Threat Modeling – Why It’s More Important Than Ever
Threat modeling is the process to layout a system with a security risk point of view to answer the question, “What can go wrong with this?”. The process of threat modeling has been around for a very long time yet it is not a common inclusion to application development or infrastructure projects. As the world shifts how applications are made and deployed, threat modeling is becoming a critical security component to all projects no matter the size.
Moving from an on-premise environment to a cloud, especially when there is cross-environment communications, a threat model will help identify all the security areas of concern and focus. If you take a step back and look at the data flow, each time data moves from one area across a boundary, whether it’s a VLAN or across the Internet, that is a risk that needs to be reviewed and designed properly. Cloud migrations introduce more data flows across untrusted areas than ever before which makes threat modeling more important than ever before if you don’t want to miss anything.
Similar to an architecture model, a threat model looks at an environment or platform to follow how the data flows, components, or actors involved and the environments used. Laying those out into a logical picture you can begin to conduct a risk assessment of each part to help identify any threats and design in remediation before any code is written.
There are many styles of threat modeling but the most common is called the STRIDE method. STRIDE is an acronym (S.T.R.I.D.E.) that stands for Spoofing, Tampering, Repudiation, Information Disclosure, Denial of Service, and Elevation of Privileges. A threat model helps identify risks in each one of the STRIDE categories.
Here’s how the categories break down –
Spoofing is the act of pretending or posing as someone else. Basically is using the account is that it is not yours where the system thinks it’s the owner but in reality, it’s a malicious actor.
Mitigation of Spoofing is done best with a well-designed authentication system.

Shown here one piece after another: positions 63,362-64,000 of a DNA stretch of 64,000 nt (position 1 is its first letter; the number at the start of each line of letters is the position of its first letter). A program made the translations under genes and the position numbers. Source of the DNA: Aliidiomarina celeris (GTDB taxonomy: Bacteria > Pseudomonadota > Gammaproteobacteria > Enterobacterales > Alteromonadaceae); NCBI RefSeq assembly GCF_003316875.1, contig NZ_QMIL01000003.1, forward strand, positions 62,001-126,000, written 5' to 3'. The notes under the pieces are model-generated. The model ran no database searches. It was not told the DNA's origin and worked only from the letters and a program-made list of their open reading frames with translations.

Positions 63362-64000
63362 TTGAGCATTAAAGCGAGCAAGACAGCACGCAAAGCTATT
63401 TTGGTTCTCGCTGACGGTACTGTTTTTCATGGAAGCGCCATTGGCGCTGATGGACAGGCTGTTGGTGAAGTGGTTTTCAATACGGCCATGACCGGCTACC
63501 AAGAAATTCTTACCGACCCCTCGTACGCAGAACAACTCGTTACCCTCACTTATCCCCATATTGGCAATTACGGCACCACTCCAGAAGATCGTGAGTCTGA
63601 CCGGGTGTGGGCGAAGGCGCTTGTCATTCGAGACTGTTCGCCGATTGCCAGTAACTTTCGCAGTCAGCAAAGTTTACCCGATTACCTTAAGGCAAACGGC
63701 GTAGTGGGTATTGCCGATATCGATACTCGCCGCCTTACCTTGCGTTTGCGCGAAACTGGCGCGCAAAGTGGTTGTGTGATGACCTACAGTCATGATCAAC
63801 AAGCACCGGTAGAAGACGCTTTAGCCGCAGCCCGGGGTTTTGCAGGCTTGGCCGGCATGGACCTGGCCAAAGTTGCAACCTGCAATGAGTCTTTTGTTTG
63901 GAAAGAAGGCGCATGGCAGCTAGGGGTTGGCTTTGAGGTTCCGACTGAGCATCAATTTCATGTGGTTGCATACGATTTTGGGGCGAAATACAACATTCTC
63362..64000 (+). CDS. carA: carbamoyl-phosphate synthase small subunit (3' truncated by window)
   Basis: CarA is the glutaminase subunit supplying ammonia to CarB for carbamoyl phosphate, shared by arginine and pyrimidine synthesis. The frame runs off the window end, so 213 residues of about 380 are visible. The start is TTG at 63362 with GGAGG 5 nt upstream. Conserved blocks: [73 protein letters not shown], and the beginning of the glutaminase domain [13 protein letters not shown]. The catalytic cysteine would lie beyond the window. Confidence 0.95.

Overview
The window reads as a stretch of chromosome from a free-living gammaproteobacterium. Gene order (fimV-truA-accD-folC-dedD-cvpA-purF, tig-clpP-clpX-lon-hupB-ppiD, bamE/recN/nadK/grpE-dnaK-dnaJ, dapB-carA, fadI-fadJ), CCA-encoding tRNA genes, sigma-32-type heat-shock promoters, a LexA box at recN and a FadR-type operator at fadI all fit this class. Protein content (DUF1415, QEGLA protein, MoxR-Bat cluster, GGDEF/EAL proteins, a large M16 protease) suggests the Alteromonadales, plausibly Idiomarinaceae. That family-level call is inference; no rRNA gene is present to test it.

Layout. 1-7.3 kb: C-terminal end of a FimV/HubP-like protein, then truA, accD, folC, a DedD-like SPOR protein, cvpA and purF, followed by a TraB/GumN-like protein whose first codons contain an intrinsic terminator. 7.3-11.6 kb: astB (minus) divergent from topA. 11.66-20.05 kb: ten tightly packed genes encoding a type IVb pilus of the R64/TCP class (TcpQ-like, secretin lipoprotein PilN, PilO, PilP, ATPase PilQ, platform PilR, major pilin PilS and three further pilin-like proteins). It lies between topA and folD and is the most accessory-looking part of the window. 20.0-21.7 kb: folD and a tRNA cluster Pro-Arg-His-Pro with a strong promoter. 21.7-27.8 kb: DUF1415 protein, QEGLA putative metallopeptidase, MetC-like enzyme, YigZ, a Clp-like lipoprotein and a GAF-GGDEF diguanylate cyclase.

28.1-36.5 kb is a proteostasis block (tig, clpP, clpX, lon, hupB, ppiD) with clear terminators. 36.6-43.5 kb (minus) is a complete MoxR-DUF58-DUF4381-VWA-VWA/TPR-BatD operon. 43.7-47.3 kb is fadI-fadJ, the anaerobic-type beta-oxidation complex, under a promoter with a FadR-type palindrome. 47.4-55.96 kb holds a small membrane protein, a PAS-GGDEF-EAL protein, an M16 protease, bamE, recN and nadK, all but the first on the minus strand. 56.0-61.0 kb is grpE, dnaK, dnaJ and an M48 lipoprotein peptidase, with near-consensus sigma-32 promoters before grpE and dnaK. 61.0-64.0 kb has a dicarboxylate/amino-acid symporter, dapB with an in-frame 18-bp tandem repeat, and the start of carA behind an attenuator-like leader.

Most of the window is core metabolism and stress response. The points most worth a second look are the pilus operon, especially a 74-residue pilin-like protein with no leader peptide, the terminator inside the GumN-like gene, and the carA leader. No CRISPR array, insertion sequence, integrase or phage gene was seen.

Tampering is malicious or unauthorized modification of data, processes and/or systems. Tampering can happen on the process, data in transit or data at rest.
Examples of tampering are injection attacks, modifying data on disk or in a database or bit-flipping or other modification to data in transit.
Mitigation of tampering typically involves proper validation of user input and encoding outputs, using prepared SQL statements or stored procedures, parameterization, use static code analyzers and use 3rd party dependency security tools.
Repudiation is the ability to deny an action really happened. The reverse is the term non-repudiation which you want to design into your applications.
Simply explained, “This account did X. Here’s the proof.”
Repudiation can happen by an actor delete all the logs or records in a database, removing any ability to see what a system is doing and removing any record of the actions or manipulating logs to show something else. Simply leave no trace a malicious actor was there and what they were doing.
Information Disclosure is data leaks. The leaks can happen in transit, at rest, or through a process.
In the security triad, this is concerned with confidentiality.
Information disclosure can happen if a user is able to eavesdrop, sniff or read clear text traffic, read data on the disk in clear text, steal certificates and read traffic or read data in a database.
Mitigation practices involve encryption everywhere and not using self-signed certificates. Proper Identity and Access Management with well-defined segregation of duties policies can mitigate unauthorized users from seeing data they were not supposed to, this can also be a leak.
Denial of Service
Denial of Service (DOS) is the action of causing a service or network to be unavilable to regular processes or users.
In the security triad this is concerned with availability.
A DOS attack can be done through a SYN flood attack, filling up the storage to max, overload the CPU with cryptominers.
Mitigation efforts are tricky and vary from the areas you are trying to protect. This can be rotating and clearing logs to free disk space, network monitoring and intrusion prevention devices or putting in resource limits to prevent overloading.
Elevation of Privileges
Elevation of Privileges is getting access that you should not have.
The main example is a user exploiting a system to gain root-level privileges. Once root or superuser permissions are gained a malicious actor can do anything on a system or network.
Mitigation efforts are designing a good authentication and authorization system, use code analyzers to identify any gaps, stay current on patches, and practice the principle of least privilege. Give access needed not wanted or because ‘it’s easier’.
In summary a threat model helps a project team to systematically identify security risks in core categories across the platform, not just in the code. Building a threat model before anything is built will greatly improve your security posture from the start which will improve your development and deployment efficiency and speed as you will have less remediation later on.
In future posts, I will go through how to build a threat model using available tools.
Be aware, be safe.